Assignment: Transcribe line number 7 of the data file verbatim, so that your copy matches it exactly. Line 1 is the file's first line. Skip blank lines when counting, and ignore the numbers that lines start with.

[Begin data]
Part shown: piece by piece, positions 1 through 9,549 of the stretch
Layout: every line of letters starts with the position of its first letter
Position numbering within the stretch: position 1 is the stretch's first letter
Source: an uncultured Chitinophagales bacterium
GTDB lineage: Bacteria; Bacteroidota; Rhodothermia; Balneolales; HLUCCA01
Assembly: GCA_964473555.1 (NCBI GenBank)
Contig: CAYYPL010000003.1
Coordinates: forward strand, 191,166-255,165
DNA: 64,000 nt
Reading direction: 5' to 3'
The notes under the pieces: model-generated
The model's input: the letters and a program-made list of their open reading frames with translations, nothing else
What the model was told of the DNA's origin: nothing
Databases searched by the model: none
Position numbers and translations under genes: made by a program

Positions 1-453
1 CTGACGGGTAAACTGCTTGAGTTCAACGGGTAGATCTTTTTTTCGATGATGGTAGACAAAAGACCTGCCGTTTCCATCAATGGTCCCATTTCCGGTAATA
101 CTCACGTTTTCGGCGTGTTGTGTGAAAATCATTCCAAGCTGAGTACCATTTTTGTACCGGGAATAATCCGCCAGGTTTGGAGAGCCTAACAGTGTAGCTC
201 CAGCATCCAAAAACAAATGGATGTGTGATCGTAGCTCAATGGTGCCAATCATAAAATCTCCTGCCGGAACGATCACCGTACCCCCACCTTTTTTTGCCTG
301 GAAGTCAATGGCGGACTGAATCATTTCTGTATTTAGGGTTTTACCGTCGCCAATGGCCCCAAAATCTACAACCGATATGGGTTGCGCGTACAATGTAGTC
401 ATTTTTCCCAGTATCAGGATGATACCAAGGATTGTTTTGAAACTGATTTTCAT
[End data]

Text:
Contig: CAYYPL010000003.1